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K-Groove is one of the six grooves in Capcom vs. SNK 2.
|Main Features||Just Defending, and Significant Damage and Defensive Bonuses in Rage State|
|Groove System||Just Defending & Rage Gauge System|
|Meter Length||72 Units|
|Rage State Duration||180 Time Units||(18 seconds)|
|Guard Bar Length||43 Units||90% of Normal|
|Meter Bonuses||In Rage State:
During a Just Defend:
See Groove Subsystems for complete technical data on specific subsystems.
The meter in K-Groove is a single bar. Unlike in most other grooves, there is no way to gain meter through offensive actions. Even successfully blocking attacks grants no meter. Instead, there are only two ways to get meter in K-Groove:
- Take damage from the opponent; the bigger the damage, the more meter received from it
- Just Defend opponent attacks; one Just Defend grants a flat 6 units (8.3%) of meter
When the meter is filled, the player automatically enters the Rage state: The "RAGE" symbol lights up and pulses, the player character turns red, and the meter bar turns into a timer that lasts 18 seconds. In the Rage state, the player is granted massive offensive and defensive bonuses, as detailed in the Groove Data chart above.
While in Rage, there is no way to add meter or extend the length of Rage once it has activated. Getting hit by an opponent or Just Defending will not gain meter (but health will still be added for a Just Defend).
In the Rage state, the player has access to a Level 3 super. When using the super, any remaining meter will empty and Rage state will come to an end, enabling the player to fill it up again.
Meter is gained and used by one character at a time. If a character wins a round, any gained meter carries over to the next round. If the character loses a round, all meter is lost and the new character will start the next round with zero meter. If a round ends while a character is raged, win or lose, the rage state ends and the meter resets to zero to start the next round.
Unique Groove Abilities
The Rage Gauge
JD Frame Advantage Formula
I've been meaning to get exact JD frame numbers (they're not in the book) for quite some time. After a bit of experimentation in training mode, here's what I found:
- vs Light Normals: 10 frames guard stun
- vs. Medium Normals: 14-16 frames guard stun
- vs. Heavy Normals: 18-20 frames guard stun
- vs. Special Moves: 19-21 frames guard stun
These varying numbers for modified JD guard stun tell me that one of two things is possible: the first one being that some of the frame numbers in the official CvS2 guide book might me off by a frame or two. While that's very possible, I'll give the book the benefit of the doubt and assume the other possible reason for varying numbers is true.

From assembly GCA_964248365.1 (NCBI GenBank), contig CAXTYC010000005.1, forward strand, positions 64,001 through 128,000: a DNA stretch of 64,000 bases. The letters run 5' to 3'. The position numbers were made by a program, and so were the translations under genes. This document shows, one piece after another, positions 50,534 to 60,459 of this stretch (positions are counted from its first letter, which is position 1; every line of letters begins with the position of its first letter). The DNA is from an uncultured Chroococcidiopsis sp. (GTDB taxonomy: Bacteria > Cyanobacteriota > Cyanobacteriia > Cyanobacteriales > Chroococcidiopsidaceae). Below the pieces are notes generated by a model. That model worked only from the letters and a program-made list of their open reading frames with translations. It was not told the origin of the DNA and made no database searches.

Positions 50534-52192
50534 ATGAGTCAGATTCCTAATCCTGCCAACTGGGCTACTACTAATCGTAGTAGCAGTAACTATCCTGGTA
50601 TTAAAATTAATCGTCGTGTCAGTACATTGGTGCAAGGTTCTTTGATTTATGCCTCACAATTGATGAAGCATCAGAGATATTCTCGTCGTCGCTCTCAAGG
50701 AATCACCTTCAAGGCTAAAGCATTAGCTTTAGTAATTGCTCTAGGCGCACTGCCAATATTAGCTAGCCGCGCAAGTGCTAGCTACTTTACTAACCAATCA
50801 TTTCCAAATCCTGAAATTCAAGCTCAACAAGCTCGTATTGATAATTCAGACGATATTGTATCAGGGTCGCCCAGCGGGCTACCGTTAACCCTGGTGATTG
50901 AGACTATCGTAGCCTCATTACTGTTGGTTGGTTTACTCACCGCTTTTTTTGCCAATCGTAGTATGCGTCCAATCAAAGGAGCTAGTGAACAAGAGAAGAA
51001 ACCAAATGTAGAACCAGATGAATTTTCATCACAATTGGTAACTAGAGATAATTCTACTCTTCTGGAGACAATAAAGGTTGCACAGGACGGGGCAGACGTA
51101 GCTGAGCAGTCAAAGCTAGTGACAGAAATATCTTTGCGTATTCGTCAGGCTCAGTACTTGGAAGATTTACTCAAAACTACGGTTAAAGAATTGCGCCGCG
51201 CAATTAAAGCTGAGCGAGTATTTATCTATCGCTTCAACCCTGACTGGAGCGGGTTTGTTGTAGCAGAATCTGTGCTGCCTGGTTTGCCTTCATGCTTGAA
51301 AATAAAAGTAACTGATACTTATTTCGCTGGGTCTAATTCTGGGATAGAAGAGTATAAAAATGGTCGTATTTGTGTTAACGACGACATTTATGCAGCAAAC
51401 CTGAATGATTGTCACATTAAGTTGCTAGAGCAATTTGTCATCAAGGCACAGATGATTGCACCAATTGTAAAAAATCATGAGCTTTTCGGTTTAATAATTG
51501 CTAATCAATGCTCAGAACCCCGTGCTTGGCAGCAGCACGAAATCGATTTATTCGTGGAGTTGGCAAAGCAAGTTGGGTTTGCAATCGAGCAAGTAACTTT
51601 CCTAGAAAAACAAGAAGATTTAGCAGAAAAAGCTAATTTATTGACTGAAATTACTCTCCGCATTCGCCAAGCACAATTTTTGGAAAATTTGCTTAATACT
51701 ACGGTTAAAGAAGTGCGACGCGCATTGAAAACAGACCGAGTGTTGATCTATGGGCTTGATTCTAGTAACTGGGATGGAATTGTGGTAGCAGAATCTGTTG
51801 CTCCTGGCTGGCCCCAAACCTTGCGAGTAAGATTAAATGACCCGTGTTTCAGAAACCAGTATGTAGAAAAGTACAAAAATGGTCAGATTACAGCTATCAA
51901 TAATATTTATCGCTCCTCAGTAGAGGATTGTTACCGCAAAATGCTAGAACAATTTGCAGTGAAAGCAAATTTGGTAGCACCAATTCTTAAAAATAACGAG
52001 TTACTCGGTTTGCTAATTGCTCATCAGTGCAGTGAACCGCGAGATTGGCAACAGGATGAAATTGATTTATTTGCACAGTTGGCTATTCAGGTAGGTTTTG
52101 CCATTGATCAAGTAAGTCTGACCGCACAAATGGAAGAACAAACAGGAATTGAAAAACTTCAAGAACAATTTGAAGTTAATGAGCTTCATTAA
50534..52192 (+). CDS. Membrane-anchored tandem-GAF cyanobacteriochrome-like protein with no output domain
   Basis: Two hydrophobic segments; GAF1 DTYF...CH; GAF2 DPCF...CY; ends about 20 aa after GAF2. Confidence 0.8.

Much like different fierces have different amounts of guard stun, the same applies for JDs; there is no set amount of JD stun for a set of moves. This makes it a huge pain to tell what the resulting frame advantage/disadvantage is with a JDed move, since there is no basic formula to follow. However, here's a simple formula for getting a rough estimate on the the resulting frame advantage/disadvantage.
Frame Advantage/Disadvantage = JD stun - (active frames + recovery frames)
Let's take Sagat's low fierce as an example:
Sagat's low fierce is 7/8/14 +2F. Plug the relevant numbers into the formula and:
Frame Advantage/Disadvantage =
- =18~20F - (8F + 14F)
- = 18~20F - 22F
- = -4~-2F
So, Sagat's low fierce (normally a +2F move) gets a disadvantage somewhere between -4F and -2F when JDed. With some testing, you'll find that it's actually exactly -3F, but since JD stun is slightly different for every move we can use the formula for a good estimate.
Here's a more extreme example of JD effects:
Benimaru's qcf+roundhouse is 12/4/29 +5. Plug the relevant numbers into the formula and you'll end up with:
Frame Advantage/Disadvantage =
- -19~21F - (4F + 29F)
- = -19~21F - 33F
- = -14~12F
Ouch. From +5 all the way down to -14ish. JDing really hurts the moves that are safe or give advantage due to putting a ton of block/hitstun on the opponent.
Oh, and to avoid confusion, frame advantage/disadvantage should always be in relation to the attacker. Even though it makes sense, avoid saying the defender has a +5 frame advantage... just say the attacker has a -5 frame disadvantage instead to avoid confusion.
K-Groove is a top-tier groove in CvS2.
Groove Comparisons and Matchups
The info in this section is for direct comparisons between grooves and generic groove vs groove matchups, which may apply differently to specific characters. For more detail on how a character plays in and plays against the different grooves, refer to their character info page.